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How To Clean and Maintain Your Teak Furniture

Teak is a tropical hardwood that’s widely used in outdoor furniture because of its extreme durability: it has a natural weather- and rot-resistant quality. Valued for its high resistance, it’s often times used for boat decks, construction, veneer, and patio furniture. Known for its rich golden honey color when it’s new, teak will develop a silver grey patina over time if left alone. If kept regularly cleaned, it’ll stay the golden honey color longer, as cleaning will prevent mold and mildew build-up. Here’s how you can keep your teak clean.

Starting With The Least Aggressive Solution

Sometimes the simplest solution is the best one. Before trying anything else, sometimes doing a quick wash with mild soap and water is all that’s needed. Other times, a deeper and more aggressive method is called for. You can either buy a store bought cleaner or use your own DIY solutions, which can include the following:

  • One cup of vinegar with a gallon of warm water
  • One cup of bleach and one cup of laundry detergent with warm water
  • If your teak is especially stained, mix in two teaspoons tri-sodium phosphate cleaner

Applying Cleaning Solution

When applying the solution, use either a spray bottle or a garden sprayer. A garden sprayer is recommended as it works well and requires less effort with your hands, and it evenly distributes the solution well. Do this in a well-ventilated area and spray the teak solution all over to soak the furniture. Keep it wet with solution for at least fifteen minutes.

When scrubbing, use a nylon plastic scrubbing brush and a garden hose to rinse it off. One important tip to remember is to do all of this cleaning in the shade, as you don’t want the sun to dry out the solution too quickly. After cleaning, wait twenty-four hours before eating off of it, and if the teak is still wet, try mixing oxalic acid with warm water and cleaning the teak again.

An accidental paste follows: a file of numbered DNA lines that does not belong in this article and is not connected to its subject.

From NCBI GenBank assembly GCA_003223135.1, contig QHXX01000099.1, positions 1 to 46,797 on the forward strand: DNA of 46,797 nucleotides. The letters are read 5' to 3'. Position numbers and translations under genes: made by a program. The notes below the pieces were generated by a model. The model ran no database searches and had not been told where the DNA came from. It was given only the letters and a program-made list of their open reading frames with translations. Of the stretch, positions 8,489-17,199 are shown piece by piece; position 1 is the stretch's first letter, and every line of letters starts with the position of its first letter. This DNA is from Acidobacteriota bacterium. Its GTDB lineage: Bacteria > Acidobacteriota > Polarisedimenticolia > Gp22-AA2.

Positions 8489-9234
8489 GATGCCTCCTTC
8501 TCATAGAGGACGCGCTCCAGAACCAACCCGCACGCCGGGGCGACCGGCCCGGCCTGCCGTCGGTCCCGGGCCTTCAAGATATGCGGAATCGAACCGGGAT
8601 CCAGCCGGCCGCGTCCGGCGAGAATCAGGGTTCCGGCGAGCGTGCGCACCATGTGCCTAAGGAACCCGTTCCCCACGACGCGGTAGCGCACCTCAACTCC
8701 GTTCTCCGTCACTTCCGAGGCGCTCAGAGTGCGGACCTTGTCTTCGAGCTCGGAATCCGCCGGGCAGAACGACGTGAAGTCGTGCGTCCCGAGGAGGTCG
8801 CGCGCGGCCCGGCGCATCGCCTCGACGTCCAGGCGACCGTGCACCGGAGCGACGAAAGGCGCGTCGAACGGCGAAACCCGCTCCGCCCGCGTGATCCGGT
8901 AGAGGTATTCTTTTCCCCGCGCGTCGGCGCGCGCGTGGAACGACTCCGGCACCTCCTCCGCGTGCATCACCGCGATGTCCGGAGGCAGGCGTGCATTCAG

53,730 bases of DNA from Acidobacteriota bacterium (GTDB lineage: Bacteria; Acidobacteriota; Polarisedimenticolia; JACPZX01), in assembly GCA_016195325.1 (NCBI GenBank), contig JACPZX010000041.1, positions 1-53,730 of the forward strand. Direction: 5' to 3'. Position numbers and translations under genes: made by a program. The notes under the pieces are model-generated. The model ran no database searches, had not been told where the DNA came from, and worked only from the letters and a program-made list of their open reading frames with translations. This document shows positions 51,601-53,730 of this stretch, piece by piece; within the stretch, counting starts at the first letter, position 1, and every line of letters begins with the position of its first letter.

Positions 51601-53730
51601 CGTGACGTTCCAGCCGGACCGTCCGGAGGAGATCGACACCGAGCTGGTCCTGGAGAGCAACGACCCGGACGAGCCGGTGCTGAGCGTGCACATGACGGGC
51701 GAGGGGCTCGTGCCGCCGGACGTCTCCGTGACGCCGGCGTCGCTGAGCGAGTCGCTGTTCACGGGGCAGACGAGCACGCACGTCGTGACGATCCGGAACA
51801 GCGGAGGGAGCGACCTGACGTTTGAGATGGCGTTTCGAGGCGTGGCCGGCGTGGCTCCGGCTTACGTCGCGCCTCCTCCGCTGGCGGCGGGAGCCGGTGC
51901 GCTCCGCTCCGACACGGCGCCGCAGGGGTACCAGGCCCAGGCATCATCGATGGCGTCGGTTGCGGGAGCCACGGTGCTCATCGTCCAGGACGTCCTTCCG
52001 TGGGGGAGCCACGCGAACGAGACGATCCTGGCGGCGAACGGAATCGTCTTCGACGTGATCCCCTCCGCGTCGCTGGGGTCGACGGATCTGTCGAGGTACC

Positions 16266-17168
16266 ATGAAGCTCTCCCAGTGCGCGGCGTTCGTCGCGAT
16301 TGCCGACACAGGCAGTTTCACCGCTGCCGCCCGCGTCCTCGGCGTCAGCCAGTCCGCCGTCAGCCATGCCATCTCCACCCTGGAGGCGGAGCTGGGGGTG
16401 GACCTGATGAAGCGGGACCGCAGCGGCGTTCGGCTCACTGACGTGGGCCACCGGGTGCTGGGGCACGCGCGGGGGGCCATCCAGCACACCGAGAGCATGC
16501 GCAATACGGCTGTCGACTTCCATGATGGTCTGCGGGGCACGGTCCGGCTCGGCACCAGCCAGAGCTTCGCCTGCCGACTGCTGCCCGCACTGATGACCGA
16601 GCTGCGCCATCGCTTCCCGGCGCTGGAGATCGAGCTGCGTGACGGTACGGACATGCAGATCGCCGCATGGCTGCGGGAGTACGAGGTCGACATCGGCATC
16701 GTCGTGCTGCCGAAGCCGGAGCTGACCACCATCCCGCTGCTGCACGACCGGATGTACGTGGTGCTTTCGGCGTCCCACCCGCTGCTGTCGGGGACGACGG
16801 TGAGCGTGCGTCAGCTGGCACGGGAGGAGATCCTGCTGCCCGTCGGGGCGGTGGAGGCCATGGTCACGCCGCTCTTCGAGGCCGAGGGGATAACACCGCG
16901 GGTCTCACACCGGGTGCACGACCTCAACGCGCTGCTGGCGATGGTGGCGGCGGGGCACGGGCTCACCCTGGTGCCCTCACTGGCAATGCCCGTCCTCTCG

Applying Oils

If you want to apply oil, first wait twenty-four to forty-eight hours after the initial cleaning. You can also decide whether or not you want to sand the furniture. Sanding is usually a better solution when the teak has already experienced some discoloration; otherwise, sanding is unnecessary. After completely wiping the table clean, you can begin oiling your teak. Remember the following tips:

  • A sponge is the recommended way to apply the oil because it’s easy to control
  • Don’t apply too much oil in one space at one time, as it’s difficult for liquids to soak into teak and it will cause too much stickiness that is hard to clean up
  • The oiling may seem to be making the teak too dark initially, but it will lighten up over the summer
  • Avoid pools of oil; take your sponge and spread it out for a nice uniform coating
  • Do two to three coats, and for regular maintenance, you’ll have to do it once a year

By cleaning and maintaining teak furniture, not only will your furniture last longer, but it’ll maintain its beauty for a long period.